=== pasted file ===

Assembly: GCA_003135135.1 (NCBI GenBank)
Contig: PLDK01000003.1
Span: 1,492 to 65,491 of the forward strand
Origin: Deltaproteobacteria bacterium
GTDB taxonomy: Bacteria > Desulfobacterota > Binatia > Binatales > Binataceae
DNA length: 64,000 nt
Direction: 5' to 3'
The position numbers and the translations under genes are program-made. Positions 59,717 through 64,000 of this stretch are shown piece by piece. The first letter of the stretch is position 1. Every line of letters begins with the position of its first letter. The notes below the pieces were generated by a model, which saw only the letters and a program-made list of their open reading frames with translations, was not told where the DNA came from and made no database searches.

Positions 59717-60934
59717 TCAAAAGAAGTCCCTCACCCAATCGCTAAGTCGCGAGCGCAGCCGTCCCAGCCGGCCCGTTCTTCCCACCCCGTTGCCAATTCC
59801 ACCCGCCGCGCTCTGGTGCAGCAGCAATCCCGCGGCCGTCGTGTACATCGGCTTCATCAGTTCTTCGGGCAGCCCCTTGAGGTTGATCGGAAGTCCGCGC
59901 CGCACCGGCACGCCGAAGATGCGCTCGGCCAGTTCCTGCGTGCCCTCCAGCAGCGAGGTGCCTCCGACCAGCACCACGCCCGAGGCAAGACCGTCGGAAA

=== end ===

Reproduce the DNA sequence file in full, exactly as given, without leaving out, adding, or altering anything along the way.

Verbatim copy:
Assembly: GCA_003135135.1 (NCBI GenBank)
Contig: PLDK01000003.1
Span: 1,492 to 65,491 of the forward strand
Origin: Deltaproteobacteria bacterium
GTDB taxonomy: Bacteria > Desulfobacterota > Binatia > Binatales > Binataceae
DNA length: 64,000 nt
Direction: 5' to 3'
The position numbers and the translations under genes are program-made. Positions 59,717 through 64,000 of this stretch are shown piece by piece. The first letter of the stretch is position 1. Every line of letters begins with the position of its first letter. The notes below the pieces were generated by a model, which saw only the letters and a program-made list of their open reading frames with translations, was not told where the DNA came from and made no database searches.

Positions 59717-60934
59717 TCAAAAGAAGTCCCTCACCCAATCGCTAAGTCGCGAGCGCAGCCGTCCCAGCCGGCCCGTTCTTCCCACCCCGTTGCCAATTCC
59801 ACCCGCCGCGCTCTGGTGCAGCAGCAATCCCGCGGCCGTCGTGTACATCGGCTTCATCAGTTCTTCGGGCAGCCCCTTGAGGTTGATCGGAAGTCCGCGC
59901 CGCACCGGCACGCCGAAGATGCGCTCGGCCAGTTCCTGCGTGCCCTCCAGCAGCGAGGTGCCTCCGACCAGCACCACGCCCGAGGCAAGACCGTCGGAAA